Posted on 30. Nov, 2012 by planetmitch
There have been a number of reports of abnormal amounts of sensor dust on Nikon D600s – and the dust (or is it oil?) is internal – as this timelapse below shows – but we’re also seeing reports that it doesn’t seem to happen after about 3000 shots. Weird huh?
Read on to find out more!
Initial dust reports on the D600
D600 Sensor Dust Issues
We tend not to get too excited about sensor dust problems here; we clean sensors on every camera after every rental, so it‚Äôs just routine. When we started carrying the Nikon D600 they all arrived with a fair amount of dust, but that‚Äôs pretty routine, too. Manufacturing and shipping can be a dusty experience.
When our techs started complaining that D600s were all coming back from their first rental with a lot more dust (despite being freshly cleaned before leaving) we didn‚Äôt pay much attention to that either. We all remember the oil / dust issues the D3x and D3s had. Those mostly cleared up after a few cleanings.
The dust kept reappearing with every rental, and more impressively ‚Äď it was generally in the same location (upper left 1/3 of the image). That did get our attention, so we started looking into the matter a bit. We kept dust pictures for 20 consecutive D600s returning from rental and saw the problem was very real.
In general, about 1 out of 4 cameras requires sensor cleaning after a rental. All 20 of the D600s did.
It was also reported by DPReview
An issue that has been reported widely on the web concerns the unusual frequency with which the D600 attracts dust and/or residue on its sensor, particularly in the upper left area of an image, which of course corresponds to the bottom right portion of the actual sensor. And sure enough, shortly after we received our review sample and began our studio testing we found we had to conduct a rudimentary non-invasive sensor cleaning.
Nikon D600 Sensor Dust Time-lapse (pt. 1)
Then we saw this report on PetaPixel with a timelapse showing the changes in the dust over time:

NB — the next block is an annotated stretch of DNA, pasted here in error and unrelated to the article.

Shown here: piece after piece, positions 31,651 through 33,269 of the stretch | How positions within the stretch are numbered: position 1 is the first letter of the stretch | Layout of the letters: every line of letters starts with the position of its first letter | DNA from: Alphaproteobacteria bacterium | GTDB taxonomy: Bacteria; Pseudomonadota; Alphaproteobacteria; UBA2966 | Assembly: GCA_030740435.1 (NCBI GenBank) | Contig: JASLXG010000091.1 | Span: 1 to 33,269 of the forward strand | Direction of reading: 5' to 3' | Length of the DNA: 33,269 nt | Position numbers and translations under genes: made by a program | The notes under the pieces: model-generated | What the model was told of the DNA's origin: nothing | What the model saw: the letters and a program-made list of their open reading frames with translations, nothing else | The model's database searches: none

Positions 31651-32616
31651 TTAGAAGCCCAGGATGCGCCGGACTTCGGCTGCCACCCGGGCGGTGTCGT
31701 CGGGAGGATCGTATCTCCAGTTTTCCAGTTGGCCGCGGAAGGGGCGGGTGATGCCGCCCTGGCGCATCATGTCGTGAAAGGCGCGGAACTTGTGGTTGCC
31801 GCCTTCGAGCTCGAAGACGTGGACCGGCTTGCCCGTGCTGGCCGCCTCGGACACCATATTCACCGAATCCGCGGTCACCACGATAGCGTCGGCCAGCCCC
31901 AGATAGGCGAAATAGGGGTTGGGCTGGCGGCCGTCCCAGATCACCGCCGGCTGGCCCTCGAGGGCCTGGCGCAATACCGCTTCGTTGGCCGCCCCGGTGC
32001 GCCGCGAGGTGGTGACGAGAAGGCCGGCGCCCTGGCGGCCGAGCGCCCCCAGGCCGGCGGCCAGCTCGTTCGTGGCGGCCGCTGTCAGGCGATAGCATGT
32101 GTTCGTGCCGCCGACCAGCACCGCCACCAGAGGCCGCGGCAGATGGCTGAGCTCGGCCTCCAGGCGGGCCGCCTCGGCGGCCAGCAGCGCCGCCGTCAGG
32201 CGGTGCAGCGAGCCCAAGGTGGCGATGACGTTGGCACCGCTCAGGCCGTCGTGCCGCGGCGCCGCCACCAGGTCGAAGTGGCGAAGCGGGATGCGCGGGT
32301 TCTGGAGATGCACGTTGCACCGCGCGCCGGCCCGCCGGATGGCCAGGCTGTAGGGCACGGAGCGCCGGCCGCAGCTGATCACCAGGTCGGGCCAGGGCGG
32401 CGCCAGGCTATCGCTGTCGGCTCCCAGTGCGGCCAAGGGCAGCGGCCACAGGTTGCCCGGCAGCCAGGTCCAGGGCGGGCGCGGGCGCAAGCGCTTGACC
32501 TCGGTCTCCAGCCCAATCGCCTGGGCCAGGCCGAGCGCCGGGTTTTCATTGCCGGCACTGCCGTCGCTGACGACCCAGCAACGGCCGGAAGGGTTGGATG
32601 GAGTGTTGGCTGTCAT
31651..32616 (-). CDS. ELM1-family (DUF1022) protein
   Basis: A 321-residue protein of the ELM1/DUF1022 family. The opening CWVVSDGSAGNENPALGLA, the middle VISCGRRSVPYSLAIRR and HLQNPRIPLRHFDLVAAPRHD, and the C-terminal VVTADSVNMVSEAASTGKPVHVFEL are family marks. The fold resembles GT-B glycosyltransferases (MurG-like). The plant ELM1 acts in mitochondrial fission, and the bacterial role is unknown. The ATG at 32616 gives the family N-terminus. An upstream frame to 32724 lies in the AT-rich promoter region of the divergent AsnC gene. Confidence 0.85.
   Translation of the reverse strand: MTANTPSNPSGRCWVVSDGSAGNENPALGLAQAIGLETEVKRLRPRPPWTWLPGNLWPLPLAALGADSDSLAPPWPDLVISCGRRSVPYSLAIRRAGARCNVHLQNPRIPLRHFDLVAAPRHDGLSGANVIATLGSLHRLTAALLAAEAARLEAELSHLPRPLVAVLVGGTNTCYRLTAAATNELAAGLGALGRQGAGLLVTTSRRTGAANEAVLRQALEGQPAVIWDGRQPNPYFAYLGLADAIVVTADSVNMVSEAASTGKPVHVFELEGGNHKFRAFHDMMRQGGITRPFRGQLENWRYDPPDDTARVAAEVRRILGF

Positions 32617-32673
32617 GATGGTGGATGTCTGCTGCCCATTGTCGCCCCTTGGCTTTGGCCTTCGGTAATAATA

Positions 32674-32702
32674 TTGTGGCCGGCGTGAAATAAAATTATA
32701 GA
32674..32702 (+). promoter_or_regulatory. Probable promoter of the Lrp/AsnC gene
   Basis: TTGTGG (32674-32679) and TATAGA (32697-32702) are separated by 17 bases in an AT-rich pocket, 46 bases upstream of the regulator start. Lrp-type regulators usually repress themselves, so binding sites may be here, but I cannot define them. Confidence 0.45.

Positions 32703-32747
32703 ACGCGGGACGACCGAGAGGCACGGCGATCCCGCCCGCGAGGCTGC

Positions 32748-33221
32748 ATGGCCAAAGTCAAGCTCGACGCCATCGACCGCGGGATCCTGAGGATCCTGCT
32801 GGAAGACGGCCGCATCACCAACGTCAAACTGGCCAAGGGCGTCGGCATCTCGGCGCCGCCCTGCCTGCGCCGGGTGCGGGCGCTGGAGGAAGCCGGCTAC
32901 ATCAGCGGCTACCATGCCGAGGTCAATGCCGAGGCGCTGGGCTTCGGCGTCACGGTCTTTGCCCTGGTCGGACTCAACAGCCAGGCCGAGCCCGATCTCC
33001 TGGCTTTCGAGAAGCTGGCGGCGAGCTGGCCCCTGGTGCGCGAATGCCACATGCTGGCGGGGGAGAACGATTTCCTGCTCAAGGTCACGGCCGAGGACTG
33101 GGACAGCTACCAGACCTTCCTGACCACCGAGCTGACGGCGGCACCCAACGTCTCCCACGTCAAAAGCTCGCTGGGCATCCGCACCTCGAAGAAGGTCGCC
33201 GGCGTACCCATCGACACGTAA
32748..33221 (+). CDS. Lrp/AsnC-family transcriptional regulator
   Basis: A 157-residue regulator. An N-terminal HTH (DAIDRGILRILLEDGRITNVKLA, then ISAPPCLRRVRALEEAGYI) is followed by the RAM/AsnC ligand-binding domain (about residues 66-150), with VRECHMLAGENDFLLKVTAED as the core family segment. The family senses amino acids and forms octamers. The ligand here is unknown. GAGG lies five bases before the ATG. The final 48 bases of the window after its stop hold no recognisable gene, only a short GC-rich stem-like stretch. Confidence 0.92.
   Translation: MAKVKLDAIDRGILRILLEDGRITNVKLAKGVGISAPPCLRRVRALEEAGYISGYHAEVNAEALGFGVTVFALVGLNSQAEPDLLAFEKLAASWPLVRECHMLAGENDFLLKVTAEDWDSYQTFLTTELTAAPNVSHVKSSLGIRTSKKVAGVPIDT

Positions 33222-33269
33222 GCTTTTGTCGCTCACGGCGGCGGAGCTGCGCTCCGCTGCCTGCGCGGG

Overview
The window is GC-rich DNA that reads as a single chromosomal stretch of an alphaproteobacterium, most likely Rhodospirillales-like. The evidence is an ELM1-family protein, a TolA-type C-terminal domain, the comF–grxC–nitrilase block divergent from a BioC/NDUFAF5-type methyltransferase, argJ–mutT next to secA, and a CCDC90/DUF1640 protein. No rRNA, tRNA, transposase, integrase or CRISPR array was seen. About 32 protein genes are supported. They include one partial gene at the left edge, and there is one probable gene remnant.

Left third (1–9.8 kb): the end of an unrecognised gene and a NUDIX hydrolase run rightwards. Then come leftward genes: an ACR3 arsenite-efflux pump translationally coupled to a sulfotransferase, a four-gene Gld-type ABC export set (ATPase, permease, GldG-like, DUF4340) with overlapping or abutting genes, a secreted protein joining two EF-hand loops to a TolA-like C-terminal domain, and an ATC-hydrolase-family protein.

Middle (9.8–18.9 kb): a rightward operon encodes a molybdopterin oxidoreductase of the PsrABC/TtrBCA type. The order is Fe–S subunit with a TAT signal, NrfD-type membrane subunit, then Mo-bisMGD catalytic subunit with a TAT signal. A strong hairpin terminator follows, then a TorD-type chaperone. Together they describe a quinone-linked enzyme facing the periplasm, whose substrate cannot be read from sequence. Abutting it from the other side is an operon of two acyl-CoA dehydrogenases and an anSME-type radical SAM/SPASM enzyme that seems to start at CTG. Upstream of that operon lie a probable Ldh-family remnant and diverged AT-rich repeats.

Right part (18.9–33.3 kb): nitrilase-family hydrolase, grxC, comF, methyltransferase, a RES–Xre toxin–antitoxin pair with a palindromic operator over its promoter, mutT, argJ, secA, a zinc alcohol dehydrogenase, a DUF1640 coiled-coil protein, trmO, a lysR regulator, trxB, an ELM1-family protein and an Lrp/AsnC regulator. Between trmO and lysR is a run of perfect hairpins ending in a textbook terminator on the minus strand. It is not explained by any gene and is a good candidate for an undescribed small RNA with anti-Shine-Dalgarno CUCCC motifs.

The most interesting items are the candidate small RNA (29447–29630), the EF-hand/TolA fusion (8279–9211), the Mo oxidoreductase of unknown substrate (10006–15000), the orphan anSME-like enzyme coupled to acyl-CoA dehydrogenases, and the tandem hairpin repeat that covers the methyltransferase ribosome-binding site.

So it‚Äôs not just that the D600 is prone to dust, but the dust that it‚Äôs prone to is actually from inside the camera itself. Nikon hasn‚Äôt released an official statement regarding this issue as of yet, but it seems likely that the increasing reports and complaints will end up forcing the company‚Äôs hand.
Read more at www.petapixel.com/2012/11/21/a-time-lapse-showing-how-quickly-dust-accumulates-on-nikon-d600-sensors/#Cbz4ok4FEef2kd7D.99
Nikon D600 Sensor Dust Test Timelapse (Pt. 2) – Pointing Downwards.
Nikon D600 Sensor Dust Timelapse pt.3
Fixed by time?
Things are definitely better. Where 20 of 20 cameras required cleaning 6 weeks ago, only 11 of 20 did this time (our average for all SLRs would be about 5 of 20).
The location of dust also is looking more normal. When we took all 20 photos and stacked them up in the last article, virtually all of the dust was in the upper left 1/3 of the image, and they were large round specs. While there was still some upper left tendency this time, it wasn‚Äôt nearly as pronounced and dust was more evenly distributed around the sensor. And instead of big round chunks, the dust was much smaller in general. In other words, the D600s look more like other camera‚Äôs dust after a couple of months of use.
Like we did in the first article, I took all 20 images, stacked them in Photoshop using ‚Äúdarken if‚ÄĚ to give you a summary of all the dust on all 20 cameras. Again, 20 cameras, not one single sensor. (Now when some Fanboy reposts this picture and says it‚Äôs a single D600 sensor, we will have documented that they can‚Äôt read.)
Is this the answer?
Have you seen problems if you own a Nikon D600?
Is this overblown or something serious?
We’ll update you when there’s more!
(cover photo credit: snap from the video)